Second, we can note that there is nothing new here in Putin’s statement, compared to the Russian nuclear doctrine, as detailed in the Executive Order of the President of the Russian Federation of June 2, 2020 No.355 – “Basic Principles of State Policy of the Russian Federation on Nuclear Deterrence”, notably paragraph 19 (access text through Ministry of Foreign Affairs of the Russian Federation – long upload time – or through Defense Media, St Petersburg; for a Western analysis explaining the Western fear regarding this doctrine, Mark B. Schneider, “Russian Nuclear Threats, Doctrine and Growing Capabilities“, RealClear Defense, 28 July 2022).
19. The conditions specifying the possibility of nuclear weapons use by the Russian Federation are as follows:
a) arrival of reliable data on a launch of ballistic missiles attacking the territory of the Russian Federation and/or its allies;
b) use of nuclear weapons or other types of weapons of mass destruction by an adversary against the Russian Federation and/or its allies;
c) attack by adversary against critical governmental or military sites of the Russian Federation, disruption of which would undermine nuclear forces response actions;
d) aggression against the Russian Federation with the use of conventional weapons when the very existence of the state is in jeopardy.
Many in the U.S., however, tend to perceive the Russian nuclear doctrine as a kind of right to use nuclear weapons in case of any type of defeat against the West. This perception is now largely spread as the reality of the Russian nuclear doctrine, even so it is only an American interpretation of the doctrine. Indeed, even in the U.S., controversies exist regarding this understanding. The American perception and controversies are well described in a U.S. Congressional Research Service’s document: “Russia’s Nuclear Weapons: Doctrine, Forces, and Modernization, Updated April 21, 2022:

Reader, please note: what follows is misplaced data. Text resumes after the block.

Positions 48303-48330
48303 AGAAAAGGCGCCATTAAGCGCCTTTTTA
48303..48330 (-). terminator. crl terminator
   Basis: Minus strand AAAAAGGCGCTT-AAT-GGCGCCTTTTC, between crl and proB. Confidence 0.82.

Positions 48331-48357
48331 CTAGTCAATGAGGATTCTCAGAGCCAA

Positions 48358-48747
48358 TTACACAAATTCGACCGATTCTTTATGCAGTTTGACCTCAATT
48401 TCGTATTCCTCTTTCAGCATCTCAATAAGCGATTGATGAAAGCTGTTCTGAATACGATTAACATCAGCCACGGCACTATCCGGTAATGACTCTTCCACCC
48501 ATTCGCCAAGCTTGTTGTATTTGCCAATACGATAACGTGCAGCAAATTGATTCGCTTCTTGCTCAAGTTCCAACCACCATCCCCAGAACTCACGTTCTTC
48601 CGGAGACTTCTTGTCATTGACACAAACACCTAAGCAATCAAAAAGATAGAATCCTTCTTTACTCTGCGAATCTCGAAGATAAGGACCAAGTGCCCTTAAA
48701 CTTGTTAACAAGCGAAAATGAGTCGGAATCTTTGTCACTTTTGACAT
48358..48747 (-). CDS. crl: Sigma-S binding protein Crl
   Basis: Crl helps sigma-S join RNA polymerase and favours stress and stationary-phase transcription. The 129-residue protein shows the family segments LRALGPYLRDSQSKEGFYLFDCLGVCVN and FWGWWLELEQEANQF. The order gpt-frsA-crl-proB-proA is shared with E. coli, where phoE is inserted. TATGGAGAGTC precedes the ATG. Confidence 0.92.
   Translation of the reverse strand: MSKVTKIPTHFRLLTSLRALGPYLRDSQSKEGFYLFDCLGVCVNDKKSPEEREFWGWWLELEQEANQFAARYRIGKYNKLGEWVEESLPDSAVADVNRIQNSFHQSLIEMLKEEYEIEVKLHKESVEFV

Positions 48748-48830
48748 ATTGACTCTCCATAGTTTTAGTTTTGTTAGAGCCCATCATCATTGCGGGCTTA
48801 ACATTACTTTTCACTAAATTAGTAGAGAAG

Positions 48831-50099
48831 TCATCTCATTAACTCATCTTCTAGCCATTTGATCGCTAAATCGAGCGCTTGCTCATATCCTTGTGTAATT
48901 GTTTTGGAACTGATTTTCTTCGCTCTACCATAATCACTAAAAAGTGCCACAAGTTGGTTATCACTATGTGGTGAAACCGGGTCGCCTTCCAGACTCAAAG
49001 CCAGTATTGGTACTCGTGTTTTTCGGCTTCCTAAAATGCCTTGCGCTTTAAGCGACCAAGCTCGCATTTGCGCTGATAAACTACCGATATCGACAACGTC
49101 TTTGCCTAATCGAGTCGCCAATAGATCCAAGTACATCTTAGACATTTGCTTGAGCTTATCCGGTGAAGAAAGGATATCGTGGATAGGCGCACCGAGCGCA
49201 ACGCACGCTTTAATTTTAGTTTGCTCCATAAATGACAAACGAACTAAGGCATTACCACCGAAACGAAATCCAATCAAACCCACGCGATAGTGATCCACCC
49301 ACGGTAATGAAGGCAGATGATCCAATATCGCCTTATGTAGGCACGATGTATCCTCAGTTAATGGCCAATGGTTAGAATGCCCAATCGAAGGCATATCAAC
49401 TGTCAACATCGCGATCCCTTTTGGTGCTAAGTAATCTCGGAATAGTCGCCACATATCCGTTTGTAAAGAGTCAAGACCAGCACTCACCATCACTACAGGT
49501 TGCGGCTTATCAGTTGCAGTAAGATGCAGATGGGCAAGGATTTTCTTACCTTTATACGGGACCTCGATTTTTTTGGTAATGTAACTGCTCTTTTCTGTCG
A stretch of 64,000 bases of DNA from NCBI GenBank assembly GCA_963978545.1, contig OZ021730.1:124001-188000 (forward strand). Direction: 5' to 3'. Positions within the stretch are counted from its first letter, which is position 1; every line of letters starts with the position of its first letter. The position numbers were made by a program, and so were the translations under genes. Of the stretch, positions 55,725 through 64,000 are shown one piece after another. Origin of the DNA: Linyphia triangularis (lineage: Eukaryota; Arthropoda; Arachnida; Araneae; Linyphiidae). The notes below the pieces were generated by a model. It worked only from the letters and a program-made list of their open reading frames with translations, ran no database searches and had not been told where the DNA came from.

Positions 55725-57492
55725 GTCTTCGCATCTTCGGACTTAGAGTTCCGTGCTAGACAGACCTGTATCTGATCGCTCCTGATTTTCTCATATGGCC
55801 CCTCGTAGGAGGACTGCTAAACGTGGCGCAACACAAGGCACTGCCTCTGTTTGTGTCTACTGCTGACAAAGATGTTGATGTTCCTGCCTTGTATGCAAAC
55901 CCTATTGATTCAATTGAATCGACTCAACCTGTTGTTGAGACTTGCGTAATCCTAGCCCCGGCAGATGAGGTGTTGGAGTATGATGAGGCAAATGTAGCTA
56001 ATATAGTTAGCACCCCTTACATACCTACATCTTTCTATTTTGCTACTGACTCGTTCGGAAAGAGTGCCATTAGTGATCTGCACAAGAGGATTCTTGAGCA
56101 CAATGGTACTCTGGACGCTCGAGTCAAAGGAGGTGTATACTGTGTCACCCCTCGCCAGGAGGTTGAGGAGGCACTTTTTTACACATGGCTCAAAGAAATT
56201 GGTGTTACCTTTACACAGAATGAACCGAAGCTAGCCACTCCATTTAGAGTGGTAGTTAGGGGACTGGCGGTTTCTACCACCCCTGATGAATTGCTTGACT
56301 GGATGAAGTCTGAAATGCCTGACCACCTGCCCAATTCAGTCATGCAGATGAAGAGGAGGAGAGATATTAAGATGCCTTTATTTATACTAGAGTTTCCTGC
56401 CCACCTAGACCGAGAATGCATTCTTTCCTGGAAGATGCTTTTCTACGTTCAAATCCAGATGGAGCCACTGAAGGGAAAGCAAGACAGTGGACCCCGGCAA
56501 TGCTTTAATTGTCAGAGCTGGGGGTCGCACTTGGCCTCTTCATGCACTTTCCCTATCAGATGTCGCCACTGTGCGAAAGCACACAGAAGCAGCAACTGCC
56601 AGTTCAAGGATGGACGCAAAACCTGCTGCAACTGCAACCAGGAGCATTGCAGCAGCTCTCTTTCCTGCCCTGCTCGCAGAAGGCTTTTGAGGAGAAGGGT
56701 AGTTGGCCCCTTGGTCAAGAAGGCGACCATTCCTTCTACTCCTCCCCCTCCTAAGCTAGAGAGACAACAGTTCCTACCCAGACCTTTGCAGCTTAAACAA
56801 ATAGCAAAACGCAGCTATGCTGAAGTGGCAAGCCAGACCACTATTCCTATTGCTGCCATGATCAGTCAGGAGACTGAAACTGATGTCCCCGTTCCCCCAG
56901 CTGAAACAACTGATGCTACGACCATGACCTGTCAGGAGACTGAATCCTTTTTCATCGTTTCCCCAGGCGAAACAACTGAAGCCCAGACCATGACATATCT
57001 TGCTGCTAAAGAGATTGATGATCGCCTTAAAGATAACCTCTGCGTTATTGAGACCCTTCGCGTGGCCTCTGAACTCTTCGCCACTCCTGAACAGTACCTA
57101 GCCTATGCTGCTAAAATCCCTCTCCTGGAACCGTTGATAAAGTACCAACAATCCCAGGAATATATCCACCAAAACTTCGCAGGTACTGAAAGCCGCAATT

“This doctrine has led some U.S. analysts to conclude that Russia has adopted an “escalate to de-escalate” strategy, where it might threaten to use nuclear weapons if it were losing a conflict with a NATO member, in an effort to convince the United States and its NATO allies to withdraw from the conflict. Russian officials, along with some scholars and observers in the United States and Europe, dispute this interpretation; however, concerns about this doctrine have informed recommendations for changes in the U.S. nuclear posture.”Congressional Research Service’s document: “Russia’s Nuclear Weapons: Doctrine, Forces, and Modernization, Updated April 21, 2022
Finally, Putin confirms what a regular reading of international news and a bit of memory tells us, other actors related to NATO have made statements or acted in such a way that a feeling of threat related to nuclear deterrence was prompted in Russia.
Since 2007 for the most recent phase, many episodes of heightening tension regarding nuclear threats can be traced throughout historical interactions between the West and notably the U.S., on the one hand, and Russia on the other, as reminded by Schneider (ibid.). For the latest spat, which is of concern to us, President Biden in a one hour interview recorded on 15 September 2022 and aired on 18 September, prompted by the speculations of the journalist, was the first to greatly hype a possible Russian nuclear threat:
Scott Pelley: As Ukraine succeeds on the battlefield, Vladimir Putin is becoming embarrassed and pushed into a corner. And I wonder, Mr. President, what you would say to him if he is considering using chemical or tactical nuclear weapons.
President Joe Biden: Don’t. Don’t. Don’t. You will change the face of war unlike anything since World War II.
Scott Pelley: And the consequences of that would be what?
President Joe Biden: I am not going to speculate–
Scott Pelley: What would the U.S. response be?